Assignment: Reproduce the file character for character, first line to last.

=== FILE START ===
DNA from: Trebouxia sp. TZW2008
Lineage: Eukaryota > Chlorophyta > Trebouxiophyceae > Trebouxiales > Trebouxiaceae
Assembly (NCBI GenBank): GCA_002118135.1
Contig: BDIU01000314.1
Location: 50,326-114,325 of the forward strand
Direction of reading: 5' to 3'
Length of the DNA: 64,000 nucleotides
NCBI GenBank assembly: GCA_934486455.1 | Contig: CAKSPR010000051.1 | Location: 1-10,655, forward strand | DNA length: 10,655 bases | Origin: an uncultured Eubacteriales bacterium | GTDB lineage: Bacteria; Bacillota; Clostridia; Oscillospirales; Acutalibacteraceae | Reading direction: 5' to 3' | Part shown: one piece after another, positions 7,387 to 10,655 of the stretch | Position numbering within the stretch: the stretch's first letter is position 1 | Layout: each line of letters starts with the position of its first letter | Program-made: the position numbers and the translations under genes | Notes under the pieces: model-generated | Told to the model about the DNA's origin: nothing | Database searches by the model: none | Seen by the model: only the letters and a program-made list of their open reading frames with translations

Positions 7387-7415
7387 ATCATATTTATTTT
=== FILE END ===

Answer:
DNA from: Trebouxia sp. TZW2008
Lineage: Eukaryota > Chlorophyta > Trebouxiophyceae > Trebouxiales > Trebouxiaceae
Assembly (NCBI GenBank): GCA_002118135.1
Contig: BDIU01000314.1
Location: 50,326-114,325 of the forward strand
Direction of reading: 5' to 3'
Length of the DNA: 64,000 nucleotides
NCBI GenBank assembly: GCA_934486455.1 | Contig: CAKSPR010000051.1 | Location: 1-10,655, forward strand | DNA length: 10,655 bases | Origin: an uncultured Eubacteriales bacterium | GTDB lineage: Bacteria; Bacillota; Clostridia; Oscillospirales; Acutalibacteraceae | Reading direction: 5' to 3' | Part shown: one piece after another, positions 7,387 to 10,655 of the stretch | Position numbering within the stretch: the stretch's first letter is position 1 | Layout: each line of letters starts with the position of its first letter | Program-made: the position numbers and the translations under genes | Notes under the pieces: model-generated | Told to the model about the DNA's origin: nothing | Database searches by the model: none | Seen by the model: only the letters and a program-made list of their open reading frames with translations

Positions 7387-7415
7387 ATCATATTTATTTT